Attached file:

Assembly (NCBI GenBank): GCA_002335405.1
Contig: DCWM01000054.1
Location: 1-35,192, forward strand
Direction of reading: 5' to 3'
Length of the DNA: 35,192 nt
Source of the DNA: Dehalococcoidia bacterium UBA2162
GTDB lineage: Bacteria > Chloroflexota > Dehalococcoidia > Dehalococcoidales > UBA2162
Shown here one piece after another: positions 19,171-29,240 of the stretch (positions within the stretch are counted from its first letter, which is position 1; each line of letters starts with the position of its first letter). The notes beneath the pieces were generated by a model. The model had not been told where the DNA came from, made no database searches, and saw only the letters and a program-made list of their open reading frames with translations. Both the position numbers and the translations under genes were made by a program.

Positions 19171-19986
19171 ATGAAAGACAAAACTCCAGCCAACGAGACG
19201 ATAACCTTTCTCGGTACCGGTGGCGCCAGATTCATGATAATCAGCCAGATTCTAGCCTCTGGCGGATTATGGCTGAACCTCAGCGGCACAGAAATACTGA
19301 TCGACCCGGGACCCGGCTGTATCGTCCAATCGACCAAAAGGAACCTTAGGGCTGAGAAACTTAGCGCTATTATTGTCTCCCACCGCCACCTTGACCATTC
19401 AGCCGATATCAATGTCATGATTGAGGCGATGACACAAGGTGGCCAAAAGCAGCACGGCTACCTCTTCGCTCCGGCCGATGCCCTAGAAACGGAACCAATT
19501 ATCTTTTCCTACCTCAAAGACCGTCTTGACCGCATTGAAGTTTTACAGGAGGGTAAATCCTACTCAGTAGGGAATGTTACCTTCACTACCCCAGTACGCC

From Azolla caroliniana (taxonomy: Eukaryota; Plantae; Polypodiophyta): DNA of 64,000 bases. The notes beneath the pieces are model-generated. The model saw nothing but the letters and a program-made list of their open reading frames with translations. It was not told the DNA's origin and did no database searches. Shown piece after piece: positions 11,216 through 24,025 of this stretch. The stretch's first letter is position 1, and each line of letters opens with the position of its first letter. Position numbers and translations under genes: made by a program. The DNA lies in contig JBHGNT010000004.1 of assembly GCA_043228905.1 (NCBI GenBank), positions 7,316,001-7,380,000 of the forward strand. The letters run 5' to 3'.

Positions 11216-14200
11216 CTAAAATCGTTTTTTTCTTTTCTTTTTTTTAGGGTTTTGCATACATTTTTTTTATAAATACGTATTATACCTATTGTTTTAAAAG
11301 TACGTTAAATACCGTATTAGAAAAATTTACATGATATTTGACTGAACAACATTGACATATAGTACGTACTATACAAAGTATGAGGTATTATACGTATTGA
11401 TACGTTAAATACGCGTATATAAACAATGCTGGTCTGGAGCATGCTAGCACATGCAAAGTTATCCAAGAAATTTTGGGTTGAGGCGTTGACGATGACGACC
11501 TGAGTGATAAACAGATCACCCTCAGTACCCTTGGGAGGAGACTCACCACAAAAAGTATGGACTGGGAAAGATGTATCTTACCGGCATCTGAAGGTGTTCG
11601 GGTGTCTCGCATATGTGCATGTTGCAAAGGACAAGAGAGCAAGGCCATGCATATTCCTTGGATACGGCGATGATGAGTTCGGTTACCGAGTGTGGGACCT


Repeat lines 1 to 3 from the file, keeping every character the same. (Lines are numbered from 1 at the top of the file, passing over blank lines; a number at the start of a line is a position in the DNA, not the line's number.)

Assembly (NCBI GenBank): GCA_002335405.1
Contig: DCWM01000054.1
Location: 1-35,192, forward strand